Help Patients Prevent and Manage Seasonal Allergies
Face mask usage may help, and pharmacists can provide other education and guidance about safe and proper use of nonprescription medications.
SPRING ALLERGIES, ALSO KNOWN AS HAY FEVER, cause uncomfortable symptoms, such as headaches, itchy or watery eyes, nasal congestion, and repetitive sneezing.
Allergy symptoms can interfere with an individual’s productivity at school or work, as well as overall quality of life, because of difficulty concentrating and fatigue due to sleep disturbance.
More than 24.4 million individuals—19.2 million adults and 5.2 million under the age of 18 years—in the United States experience varying degrees of seasonal allergies, according to the most recent data from the CDC.1
The CDC also indicates that seasonal allergies account for an estimated 12 million visits to primary care providers annually.1
Patients may find selecting an OTC solution to seasonal allergies daunting because of the large number of products available. Choosing the right product may be even more difficult for individuals who are lactating, pregnant, or taking other medications. OTC products include intranasal corticosteroids, mast cell stabilizers, ocular and oral antihistamines, and oral and topical decongestants. Pharmacists can provide education and guidance on these products based on a patient’s medical and medication history while taking into consideration factors such as cost, ease and frequency of use, potential adverse effects, and route of administration.
In a recent publication, health experts indicated that the use of masks during the coronavirus disease 2019 (COVID-19) pandemic has helped individuals with seasonal allergies because the masks filter out pollen.2
At the beginning of the COVID-19 pandemic, investigators explored the effects of face masks on allergy symptoms in nurses who reported chronic allergic rhinitis symptoms. They assessed the impact of masks on allergy symptoms via the use of multicenter questionnaire data.3 Results from the 2020 study were published in the Journal of Allergy and Clinical Immunology. The investigators noted that face masks not only provide filtration of allergens, but also may diminish allergy symptoms by increasing the humidity and temperature of breathed air, which may in turn prevent nasal responses to allergens.3 They also noted that both N95 respirators and standard surgical masks can filter out airborne allergens. The investigators concluded that face mask usage may diminish allergic rhinitis symptom severity in chronically affected individuals with intermittent disease and that a larger study is warranted to examine the potential contribution of face masks for decrease or relief of allergy symptoms.3
On February 17, 2021, the American College of Allergy, Asthma and Immunology (ACAAI) issued a statement about its practice guidelines for allergists and health care workers regarding new recommendations for managing hay fever.
In the statement, Luz Fonacier, MD, the ACAAI president, said, “The guideline highlights the fact that cough is a common symptom of hay fever. Many people aren’t aware of that, and especially as we face another spring with COVID-19, people should be aware that a cough isn’t necessarily a COVID-19 symptom—it can just be part of allergies”4
Additional recommendations in the new guidelines include as follows:
- First-generation antihistamines, such as chlorpheniramine and diphenhydramine, should be avoided because of adverse effects, including constipation, drowsiness, dry eyes, and xerostomia.4 The ACAAI recommends the use of nonsedating antihistamines such as cetirizine, fexofenadine, levocetirizine, and loratadine instead.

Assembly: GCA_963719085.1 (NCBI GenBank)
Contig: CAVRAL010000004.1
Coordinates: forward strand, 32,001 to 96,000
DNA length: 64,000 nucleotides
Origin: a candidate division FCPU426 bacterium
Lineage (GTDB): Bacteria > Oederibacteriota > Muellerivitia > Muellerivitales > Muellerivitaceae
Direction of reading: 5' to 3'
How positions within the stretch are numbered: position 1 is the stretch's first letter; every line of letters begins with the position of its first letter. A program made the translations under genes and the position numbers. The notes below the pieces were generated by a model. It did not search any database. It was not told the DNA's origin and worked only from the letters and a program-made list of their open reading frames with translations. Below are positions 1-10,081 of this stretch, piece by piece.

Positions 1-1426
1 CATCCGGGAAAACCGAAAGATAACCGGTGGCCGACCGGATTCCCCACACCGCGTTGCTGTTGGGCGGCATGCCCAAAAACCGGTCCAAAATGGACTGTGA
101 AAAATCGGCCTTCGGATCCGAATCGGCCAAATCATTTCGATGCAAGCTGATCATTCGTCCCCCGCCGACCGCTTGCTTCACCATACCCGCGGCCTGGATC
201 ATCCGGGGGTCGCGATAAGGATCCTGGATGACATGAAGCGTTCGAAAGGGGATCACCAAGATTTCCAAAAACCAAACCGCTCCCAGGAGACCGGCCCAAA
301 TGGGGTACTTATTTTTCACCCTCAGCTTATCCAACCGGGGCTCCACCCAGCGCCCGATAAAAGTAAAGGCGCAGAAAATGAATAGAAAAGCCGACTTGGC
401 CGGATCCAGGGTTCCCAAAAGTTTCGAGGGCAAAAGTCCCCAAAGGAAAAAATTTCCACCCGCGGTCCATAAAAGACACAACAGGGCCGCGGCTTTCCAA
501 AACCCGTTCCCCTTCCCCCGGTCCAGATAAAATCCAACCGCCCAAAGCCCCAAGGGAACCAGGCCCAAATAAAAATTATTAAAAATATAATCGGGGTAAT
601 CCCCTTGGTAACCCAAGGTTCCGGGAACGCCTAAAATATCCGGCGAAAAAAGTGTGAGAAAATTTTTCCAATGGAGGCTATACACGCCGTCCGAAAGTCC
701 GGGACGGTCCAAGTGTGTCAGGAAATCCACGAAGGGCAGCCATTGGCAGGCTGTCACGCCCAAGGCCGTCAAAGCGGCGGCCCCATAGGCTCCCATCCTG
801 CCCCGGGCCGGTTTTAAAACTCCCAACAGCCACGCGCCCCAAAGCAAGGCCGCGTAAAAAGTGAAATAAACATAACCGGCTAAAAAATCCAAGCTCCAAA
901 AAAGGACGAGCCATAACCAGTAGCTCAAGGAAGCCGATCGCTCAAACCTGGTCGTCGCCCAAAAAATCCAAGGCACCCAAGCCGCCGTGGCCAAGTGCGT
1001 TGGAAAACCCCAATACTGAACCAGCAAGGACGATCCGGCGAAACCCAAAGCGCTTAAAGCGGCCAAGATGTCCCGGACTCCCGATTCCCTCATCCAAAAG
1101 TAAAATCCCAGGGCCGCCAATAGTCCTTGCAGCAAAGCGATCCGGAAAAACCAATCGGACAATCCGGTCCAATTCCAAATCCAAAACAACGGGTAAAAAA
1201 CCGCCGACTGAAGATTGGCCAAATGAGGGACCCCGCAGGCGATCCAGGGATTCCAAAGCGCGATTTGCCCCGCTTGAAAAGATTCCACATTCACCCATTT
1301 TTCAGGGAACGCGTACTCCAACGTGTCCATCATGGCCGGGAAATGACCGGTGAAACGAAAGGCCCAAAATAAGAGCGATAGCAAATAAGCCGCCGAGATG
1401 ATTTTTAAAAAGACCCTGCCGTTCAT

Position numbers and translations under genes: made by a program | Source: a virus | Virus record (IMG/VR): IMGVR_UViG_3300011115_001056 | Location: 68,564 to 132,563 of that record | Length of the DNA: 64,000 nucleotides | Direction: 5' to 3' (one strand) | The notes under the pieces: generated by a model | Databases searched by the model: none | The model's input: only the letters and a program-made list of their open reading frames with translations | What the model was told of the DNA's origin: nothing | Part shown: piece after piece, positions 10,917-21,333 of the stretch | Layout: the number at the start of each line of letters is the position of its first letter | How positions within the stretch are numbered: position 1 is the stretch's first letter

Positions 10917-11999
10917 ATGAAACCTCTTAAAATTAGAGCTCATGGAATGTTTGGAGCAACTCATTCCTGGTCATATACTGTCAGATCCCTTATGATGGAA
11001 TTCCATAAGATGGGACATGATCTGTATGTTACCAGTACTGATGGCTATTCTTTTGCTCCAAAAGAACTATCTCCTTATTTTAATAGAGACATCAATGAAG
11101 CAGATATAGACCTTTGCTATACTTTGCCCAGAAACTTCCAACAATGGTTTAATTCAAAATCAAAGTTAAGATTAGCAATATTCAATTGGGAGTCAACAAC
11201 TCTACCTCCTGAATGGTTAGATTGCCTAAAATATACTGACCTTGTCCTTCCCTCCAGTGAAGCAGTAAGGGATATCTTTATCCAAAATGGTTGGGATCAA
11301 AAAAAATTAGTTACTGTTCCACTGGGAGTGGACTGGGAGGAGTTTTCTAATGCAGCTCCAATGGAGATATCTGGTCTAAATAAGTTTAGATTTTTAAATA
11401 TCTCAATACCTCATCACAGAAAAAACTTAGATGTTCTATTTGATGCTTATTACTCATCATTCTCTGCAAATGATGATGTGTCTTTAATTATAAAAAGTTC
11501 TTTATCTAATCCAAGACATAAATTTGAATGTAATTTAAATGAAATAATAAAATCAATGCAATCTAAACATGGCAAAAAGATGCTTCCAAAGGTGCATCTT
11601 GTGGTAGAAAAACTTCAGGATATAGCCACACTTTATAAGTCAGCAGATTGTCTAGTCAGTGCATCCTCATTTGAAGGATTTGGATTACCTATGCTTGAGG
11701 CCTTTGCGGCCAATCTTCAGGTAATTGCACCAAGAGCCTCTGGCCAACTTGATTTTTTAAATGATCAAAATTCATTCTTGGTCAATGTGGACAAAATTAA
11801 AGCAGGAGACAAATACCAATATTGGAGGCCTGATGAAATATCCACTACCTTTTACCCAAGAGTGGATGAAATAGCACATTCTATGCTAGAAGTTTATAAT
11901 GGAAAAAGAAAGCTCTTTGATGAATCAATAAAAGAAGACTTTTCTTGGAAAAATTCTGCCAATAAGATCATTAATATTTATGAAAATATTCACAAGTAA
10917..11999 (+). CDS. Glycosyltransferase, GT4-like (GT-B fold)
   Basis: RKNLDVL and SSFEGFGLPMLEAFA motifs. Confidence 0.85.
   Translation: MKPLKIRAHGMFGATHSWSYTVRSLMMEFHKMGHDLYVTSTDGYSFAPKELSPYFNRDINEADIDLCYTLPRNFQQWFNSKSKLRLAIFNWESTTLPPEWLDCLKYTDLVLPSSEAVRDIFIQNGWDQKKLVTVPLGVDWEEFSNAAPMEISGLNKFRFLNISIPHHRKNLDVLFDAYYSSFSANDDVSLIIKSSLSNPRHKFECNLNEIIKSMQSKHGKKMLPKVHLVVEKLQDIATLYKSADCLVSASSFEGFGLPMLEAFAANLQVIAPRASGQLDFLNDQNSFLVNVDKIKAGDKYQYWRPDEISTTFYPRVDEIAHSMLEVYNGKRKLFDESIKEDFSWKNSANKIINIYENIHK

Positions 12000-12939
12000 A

- Intranasal corticosteroids, such as fluticasone and triamcinolone acetonide, are effective to treat persistent allergy symptoms and may even help alleviate symptoms associated with
- Although the decongestant pseudoephedrine is effective, it is associated with several adverse effects and should be used with caution and should not be used by pregnant women.4
Role of the Pharmacist
Pharmacists are well positioned to help patients navigate the OTC medications available for the management, prevention, and treatment of seasonal allergy symptoms. Before recommending any OTC medications, pharmacists can assess if self- treatment is appropriate and can be instrumental in screening for potential drug-drug contraindications and interactions. They should also encourage individuals who find no relief using OTC allergy medications, patients with other comorbidities, or those with severe allergy symptoms to seek further medical care from their primary health care providers. Pharmacists can also educate patients about the potential adverse effects associated with these medications and provide information about nonpharmacological measures that may alleviate allergy symptoms, such as avoidance of allergens when practical, air purifiers with high-efficiency particulate air filters, essential oils, and steam inhalation therapy.
Yvette C. Terrie, BSPharm, RPh, is a consulting pharmacist and a medical writer in Haymarket, Virginia.
- Allergies and hay fever. Updated March 1, 2021. Accessed March 5, 2021. https://www.cdc.gov/nchs/fastats/allergies.htm
- Pratt E. How COVID-19 face masks can reduce outdoor allergy symptoms. Healthline. February 28, 2021. Accessed March 10, 2021. https://www.healthline.com/health-news/how-covid-19-face-masks-can-reduce-outdoor-allergy-symptoms#Outdoor-pollen
- Dror AA, Eisenbach N, Marshak T, et al. Reduction of allergic rhinitis symptoms with face mask usage during the COVID-19 pandemic. J Allergy Clin Immunol Pract. 2020;8(10):3590-3593. doi:10.1016/j.jaip.2020.08.035
- Update: what you need to know about 2021 spring allergies. News release. American College of Allergy, Asthma and Immunology. February 17, 2021. Accessed March 9, 2021. https://acaai.org/news/update-what-you-need-know-about-2021-spring-allergies